Was this book necessary?
On one hand, the ending to Ender’s Game was rather rushed. After a rather in depth plot, the ending that spanned several years in a few chapters was a little unsatisfying.
However, Ender in Exile has an ending that is equally rushed and unsatisfying. The Ganges/Achilles arc could have been much longer, because Achilles (Jr) is a much more interesting character than Alessandra and her mother, and definitely a better antagonist than Colonel Morgan.
Speaking of which, Ender’s Game had the antagonist by society, the struggle really being about the morals of war. It’s a poignant question, one you don’t often see in adventure or sci-fi stories. Ender in Exile has the antagonist embodied in people, and frankly, the selected antagonists are dry. Colonel Morgan is a man greedy for power, Dorabella is a controlling mother figure who wants to avoid parenting in her mother’s style and epically fails, and Achilles/Randall/ Arkanian is victim to circumstance and misunderstanding. Not to mention, Morgan is built up as the main antagonist, but he obviously doesn’t have the skills to be a governor. If Morgan was supposed to be a serious threat, he should have been a better leader. Yes, Ender is still battling with his guilt, but that’s put to the side.
Which leads me to the next point. Ender’s Game focused very much on Ender’s point of view, his strategy, and his inner struggle. As readers we got to follow his thought process, his dilemmas, his angst. He was a character that, even if you couldn’t identify with him, you really knew what he was about, because you understood how he thought and reacted to different situations.
Ender in Exile rarely dips into Ender’s mindset. Well, “rarely” may be a strong word, but compared to Ender’s Game, it’s definitely reduced. I like to compare the scene in Ender’s Game where Ender battles Bonzo’s Salamander Army and in Ender in Exile when Ender lands on Shakespeare Colony. In the battle against Bonzo, while we don’t know how he’s going to deal with the problem of the enemy surrounding the gate, we watch his plan form and be executed. On the landing on Shakespeare Colony, everything comes from Morgan’s point of view, which frankly makes what was supposed to be a “surprise” is really a cliche.
This leads to the strangest pro/con of Ender in Exile: several points of view. Because Ender’s Game is mostly in Ender and Valentine’s point of view, it’s limited in information. However, Ender in Exile allows the reader to understand not only Ender and Valentine, but even Hyrum Graff, Colonel Morgan, Peter, Petra, Mr. and Mrs. Wiggin, Sel Menach and Alessandra. I’ve already blogged about MCD (Multiple Character Disorder) when I read Chaucer but I’m not sure if Ender in Exile suffers from it or not.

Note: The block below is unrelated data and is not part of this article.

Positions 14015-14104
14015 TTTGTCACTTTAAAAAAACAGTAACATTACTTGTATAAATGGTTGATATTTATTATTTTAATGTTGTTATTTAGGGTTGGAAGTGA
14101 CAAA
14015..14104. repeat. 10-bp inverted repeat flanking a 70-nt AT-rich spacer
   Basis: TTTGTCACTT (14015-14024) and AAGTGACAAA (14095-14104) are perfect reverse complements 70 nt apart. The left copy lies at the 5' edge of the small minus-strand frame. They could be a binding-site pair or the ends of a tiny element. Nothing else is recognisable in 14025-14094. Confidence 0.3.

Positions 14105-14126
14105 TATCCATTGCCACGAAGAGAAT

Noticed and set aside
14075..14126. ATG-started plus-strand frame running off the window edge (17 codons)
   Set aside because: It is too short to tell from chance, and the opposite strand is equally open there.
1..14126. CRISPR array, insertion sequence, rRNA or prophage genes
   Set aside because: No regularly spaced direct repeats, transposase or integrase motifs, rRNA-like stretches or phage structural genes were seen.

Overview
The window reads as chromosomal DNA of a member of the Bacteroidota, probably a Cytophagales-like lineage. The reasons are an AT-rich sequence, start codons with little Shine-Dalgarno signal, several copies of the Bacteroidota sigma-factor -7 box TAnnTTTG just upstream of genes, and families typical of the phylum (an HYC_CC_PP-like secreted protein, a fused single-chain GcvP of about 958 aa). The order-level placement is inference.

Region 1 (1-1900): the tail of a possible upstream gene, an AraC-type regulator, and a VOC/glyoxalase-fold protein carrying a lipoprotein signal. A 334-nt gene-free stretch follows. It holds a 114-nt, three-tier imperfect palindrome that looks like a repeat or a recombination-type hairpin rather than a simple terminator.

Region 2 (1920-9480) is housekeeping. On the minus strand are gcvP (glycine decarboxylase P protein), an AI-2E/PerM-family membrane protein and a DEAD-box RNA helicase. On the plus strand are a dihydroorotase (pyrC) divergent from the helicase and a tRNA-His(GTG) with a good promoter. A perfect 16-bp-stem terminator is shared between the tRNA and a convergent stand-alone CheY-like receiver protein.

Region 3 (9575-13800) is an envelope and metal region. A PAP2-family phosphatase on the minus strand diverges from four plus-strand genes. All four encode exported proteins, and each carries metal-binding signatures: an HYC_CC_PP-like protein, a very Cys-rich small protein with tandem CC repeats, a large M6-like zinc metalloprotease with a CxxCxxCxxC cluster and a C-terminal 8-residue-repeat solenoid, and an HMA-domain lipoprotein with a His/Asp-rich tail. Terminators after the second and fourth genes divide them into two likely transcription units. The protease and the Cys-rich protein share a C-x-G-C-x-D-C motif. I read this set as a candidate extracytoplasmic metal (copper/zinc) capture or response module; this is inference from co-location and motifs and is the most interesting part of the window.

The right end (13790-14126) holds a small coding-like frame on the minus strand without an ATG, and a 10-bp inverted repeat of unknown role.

I might think differently if I read the other books, and therefore learned more about Bean, Petra, and Peter, but for the most part I enjoy learning about the other characters in this book. My problem is that the main leads lose their spunk. Ender, as stated above, is down played a lot, meanwhile Valentine is down-charactered. She becomes a lost elder sister, rather than the intuitive young woman she was in Ender’s Game. Even Peter and Graff sounded sappy at times.
And as I mentioned above, Dorabella, Achilles, and Morgan are all cliche, and Alessandra’s point of view was very much just a love sick teenager.
So the big question is: Does Ender in Exile serve its purpose?
Yes and no.
Ender in Exile was meant to expand on the rushed ending of Ender’s Game, and it did, but it expanded on the wrong part. Initially, it’s exciting to see characters you didn’t see before and situations you didn’t read before, but if they don’t add to the main arc, why include them? Alessandra could have been a great narrative on the experience of colonization. The golden bugs was almost pointless, and the discovery could easily have been put together with Ender’s of the formic egg. Achilles would definitely have been a better antagonist, with the intelligence of his father (that everyone conveniently states rivals/exceeds Ender’s). Expansion on the colonies and not the voyage there would have made a much better book.
So was Ender in Exile necessary?
It could have been.
“You always give the greatest man the smallest denomination.”
– (Sel Menach) Orson Scott Card, Ender in Exile